Newly arrived international staff at AU

When you arrive to Denmark, there are a number of things you need to do in order to get settled. Below you can read more about the steps to go through during your first weeks and months in Denmark. 


Arrival 1-4 weeks

Step 1: Register for CPR number and NemID

When you arrive in Denmark and will be staying for more than 90 days you need to register with the Citizen Service to get a Civil Registration Number (CPR number) and NemID. A Danish CPR number is used when dealing with public authorities, health authorities, libraries, banks, etc. By many it is called your key to living in Denmark.

NemID is a common secure login on the internet to use for online banking, to change your address with the public authorities or to engage with one of the many businesses that use NemID. 

The steps to take to register for your CPR number and NemID depend on your nationality. Visit our registration page and choose your nationality to learn more. 

See our registration page

Step 2: Register with tax

As an international employee at Aarhus University you will need to obtain a tax card (which is a virtual, not a physical card) from The Danish Customs and Tax Administration. To get the tax card you must register with The Danish Customs and Tax Administration before starting work in Denmark. The tax card ensures that you get the tax allowances and reliefs you are entitled to before your employer withholds tax from your income.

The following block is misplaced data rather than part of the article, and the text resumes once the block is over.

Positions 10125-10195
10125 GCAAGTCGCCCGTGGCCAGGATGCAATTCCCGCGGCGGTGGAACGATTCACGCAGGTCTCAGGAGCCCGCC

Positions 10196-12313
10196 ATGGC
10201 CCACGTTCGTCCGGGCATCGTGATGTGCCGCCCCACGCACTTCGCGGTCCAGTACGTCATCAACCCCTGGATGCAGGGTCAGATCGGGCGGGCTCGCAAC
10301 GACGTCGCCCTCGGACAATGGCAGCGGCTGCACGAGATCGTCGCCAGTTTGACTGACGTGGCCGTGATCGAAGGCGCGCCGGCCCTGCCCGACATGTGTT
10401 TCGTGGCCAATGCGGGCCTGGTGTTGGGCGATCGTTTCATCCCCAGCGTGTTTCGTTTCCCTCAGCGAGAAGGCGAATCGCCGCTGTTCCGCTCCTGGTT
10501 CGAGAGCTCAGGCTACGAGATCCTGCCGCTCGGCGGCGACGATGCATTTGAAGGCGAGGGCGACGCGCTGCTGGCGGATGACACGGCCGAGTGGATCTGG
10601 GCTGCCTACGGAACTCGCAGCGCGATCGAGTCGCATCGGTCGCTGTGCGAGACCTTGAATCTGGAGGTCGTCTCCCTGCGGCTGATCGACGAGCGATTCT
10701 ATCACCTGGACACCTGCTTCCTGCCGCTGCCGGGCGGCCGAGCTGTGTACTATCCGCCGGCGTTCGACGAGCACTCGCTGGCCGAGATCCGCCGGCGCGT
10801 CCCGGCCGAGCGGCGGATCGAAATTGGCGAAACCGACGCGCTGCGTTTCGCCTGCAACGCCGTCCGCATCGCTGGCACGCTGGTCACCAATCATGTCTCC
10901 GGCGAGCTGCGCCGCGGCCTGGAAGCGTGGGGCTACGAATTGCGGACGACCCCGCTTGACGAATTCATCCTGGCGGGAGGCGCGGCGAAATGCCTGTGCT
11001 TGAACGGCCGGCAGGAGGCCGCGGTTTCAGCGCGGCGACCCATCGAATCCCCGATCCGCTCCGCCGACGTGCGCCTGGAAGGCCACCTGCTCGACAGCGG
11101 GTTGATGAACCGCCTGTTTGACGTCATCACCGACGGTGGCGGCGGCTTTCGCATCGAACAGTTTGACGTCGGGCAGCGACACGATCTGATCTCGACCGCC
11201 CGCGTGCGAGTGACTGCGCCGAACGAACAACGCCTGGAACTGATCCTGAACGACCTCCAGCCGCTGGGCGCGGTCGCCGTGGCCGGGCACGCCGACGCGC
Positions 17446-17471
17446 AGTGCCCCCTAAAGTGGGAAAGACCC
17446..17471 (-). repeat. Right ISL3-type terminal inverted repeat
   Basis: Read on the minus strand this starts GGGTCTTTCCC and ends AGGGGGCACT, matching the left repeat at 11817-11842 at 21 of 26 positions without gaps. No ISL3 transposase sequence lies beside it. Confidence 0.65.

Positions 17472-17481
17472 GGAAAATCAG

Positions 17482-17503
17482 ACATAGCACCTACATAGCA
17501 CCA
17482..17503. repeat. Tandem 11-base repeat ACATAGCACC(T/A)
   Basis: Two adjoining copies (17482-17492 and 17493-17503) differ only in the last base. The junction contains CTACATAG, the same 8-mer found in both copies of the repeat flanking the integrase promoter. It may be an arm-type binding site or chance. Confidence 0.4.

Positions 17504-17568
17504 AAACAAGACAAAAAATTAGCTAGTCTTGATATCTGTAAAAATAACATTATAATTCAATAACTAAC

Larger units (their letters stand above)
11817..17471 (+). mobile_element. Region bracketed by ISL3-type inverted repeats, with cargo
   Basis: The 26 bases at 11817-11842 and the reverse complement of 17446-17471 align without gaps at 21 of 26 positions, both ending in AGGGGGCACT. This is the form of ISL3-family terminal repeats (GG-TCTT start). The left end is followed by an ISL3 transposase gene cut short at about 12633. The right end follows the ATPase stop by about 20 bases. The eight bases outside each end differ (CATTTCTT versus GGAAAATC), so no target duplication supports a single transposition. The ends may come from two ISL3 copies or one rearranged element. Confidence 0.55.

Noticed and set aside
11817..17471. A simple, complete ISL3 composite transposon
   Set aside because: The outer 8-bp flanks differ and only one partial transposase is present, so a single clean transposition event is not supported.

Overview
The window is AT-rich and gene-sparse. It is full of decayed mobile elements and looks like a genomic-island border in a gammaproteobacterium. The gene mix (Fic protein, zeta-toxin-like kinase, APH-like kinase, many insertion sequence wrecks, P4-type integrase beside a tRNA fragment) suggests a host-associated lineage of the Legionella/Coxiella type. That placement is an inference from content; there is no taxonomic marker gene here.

Read more about tax registration

Step 3: Open a bank account

When you have your Civil Registration Number (CPR number) and yellow health insurance card, you can open a Danish bank account. 

Read more about how to open a bank account

Step 4: Log on to Digital Post

When you have your Civil Registration Number (CPR number) and NemID, you can log on to your Digital Post. 

Digital Post is a platform that gives you access to mail from the public authorities. You will automatically be registered for Digital Post when you register with Citizen Service for your Civil Registration Number (CPR number).